Chronic Depression May Run in Families

The family tree may hold clues about the roots of chronic depression.

A study in The American Journal of Psychiatry shows that chronic depression may be apt to strike more than once in an immediate family.

The study looked at 638 people who developed major depression before age 31 and 1,085 of their relatives -- parents and siblings who had also had an episode of major depression.

The researchers found that the parents and siblings were two and one-half times more likely to have chronic depression if their family member had also had chronic depression, rather than recurrent depression.

They also found that the relatives studied were six times more likely to have chronic depression if their family member had become chronically depressed by age 13.

Chronic depression, which accounts for a “large minority” of those with depression, was defined as being depressed “most or all of the time since the illness [depression] first started,” says researcher James Potash, MD, MPH. Potash is associate professor of psychiatry and co-director of the mood and disorders program in Johns Hopkins University’s psychiatry department.

The Genetic Connection

Remember, relatives who had never been depressed weren’t included in the study. So the odds cited don’t apply to the entire family.

“If somebody said, ‘Well, I’ve got three brothers. And one of them has depression, and two of them are the healthiest people you’ve ever seen,’ we didn’t try to interview the healthiest people you’ve ever seen,” Potash says.

“So we don’t actually know for sure how many unaffected relatives there actually are,” he says.

Genetics and environment are probably both involved in depression, and it’s not clear how they interact.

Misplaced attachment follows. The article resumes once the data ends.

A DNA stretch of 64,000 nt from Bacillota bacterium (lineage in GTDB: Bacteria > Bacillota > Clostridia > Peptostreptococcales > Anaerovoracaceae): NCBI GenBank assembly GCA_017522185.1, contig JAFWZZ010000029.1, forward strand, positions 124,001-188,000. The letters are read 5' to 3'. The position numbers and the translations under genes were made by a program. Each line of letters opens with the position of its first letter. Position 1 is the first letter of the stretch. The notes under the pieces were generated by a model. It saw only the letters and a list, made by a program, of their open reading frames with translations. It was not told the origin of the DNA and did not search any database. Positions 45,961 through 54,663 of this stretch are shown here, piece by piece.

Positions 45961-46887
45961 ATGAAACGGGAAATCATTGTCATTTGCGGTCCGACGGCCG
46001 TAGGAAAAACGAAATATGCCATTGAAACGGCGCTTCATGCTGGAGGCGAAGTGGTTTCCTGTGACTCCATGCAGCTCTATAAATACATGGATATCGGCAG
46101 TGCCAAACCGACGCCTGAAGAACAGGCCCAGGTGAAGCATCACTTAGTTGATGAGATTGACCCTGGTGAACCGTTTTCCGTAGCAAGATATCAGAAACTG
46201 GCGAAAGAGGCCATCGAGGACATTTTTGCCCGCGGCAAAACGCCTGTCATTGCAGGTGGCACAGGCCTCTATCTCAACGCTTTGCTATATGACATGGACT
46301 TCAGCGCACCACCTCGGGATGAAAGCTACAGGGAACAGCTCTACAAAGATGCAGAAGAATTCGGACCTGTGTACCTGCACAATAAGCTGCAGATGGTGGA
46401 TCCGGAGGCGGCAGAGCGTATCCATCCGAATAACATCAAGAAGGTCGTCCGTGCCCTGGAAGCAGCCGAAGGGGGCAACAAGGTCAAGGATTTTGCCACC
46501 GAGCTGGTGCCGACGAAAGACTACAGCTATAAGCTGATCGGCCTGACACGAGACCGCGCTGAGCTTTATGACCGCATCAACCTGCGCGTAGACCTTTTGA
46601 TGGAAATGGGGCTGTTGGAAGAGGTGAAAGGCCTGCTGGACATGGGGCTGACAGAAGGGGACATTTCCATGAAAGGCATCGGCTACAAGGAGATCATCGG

“We know there is a genetic aspect to it,” Potash says.

“We’re not at the point yet where we’ve been able to nail down which genes are involved, but that’s what we’re working hard at in this next phase of the study.”

More Research Needed

Potash encourages people to consider taking part in depression research.

“Certainly, one of things that people can do to make a difference is to participate in research,” he says. “Because this study and others like it are the things that are ultimately going to lead to better treatments.”

Depression is “the fourth most disabling illness in the world, but we understand remarkably little about what causes it or how it unfolds in the brain,” he says. Potash says the disease is “one of the most important public health issues.”

Not Just About Feeling Sad

Potash points out that depression can show itself in several ways.

“Everybody knows about feeling sad and crying,” he says.

“People may be a little less aware of the fact that one of the cardinal symptoms of depression can be, rather than sadness, a sense of emptiness or numbness, a kind of lack of feeling anything,” Potash says.

“Another thing we see often in these patients is a chronic sense of being inadequate, chronically low level of confidence or self-esteem,” he notes.

“Other important symptoms include disrupted sleep [and] low energy,” Potash says.

Depression can often be treated, so it’s important to seek help.

By Miranda Hitti, reviewed by Louise Chang, MD

SOURCES: Mondimore, F. The American Journal of Psychiatry, September 2006; vol 163: pp 1-7. James Potash, MD, MPH, associate professor of psychiatry, Johns Hopkins University School of Medicine; co-director, Johns Hopkins Mood Disorders Center.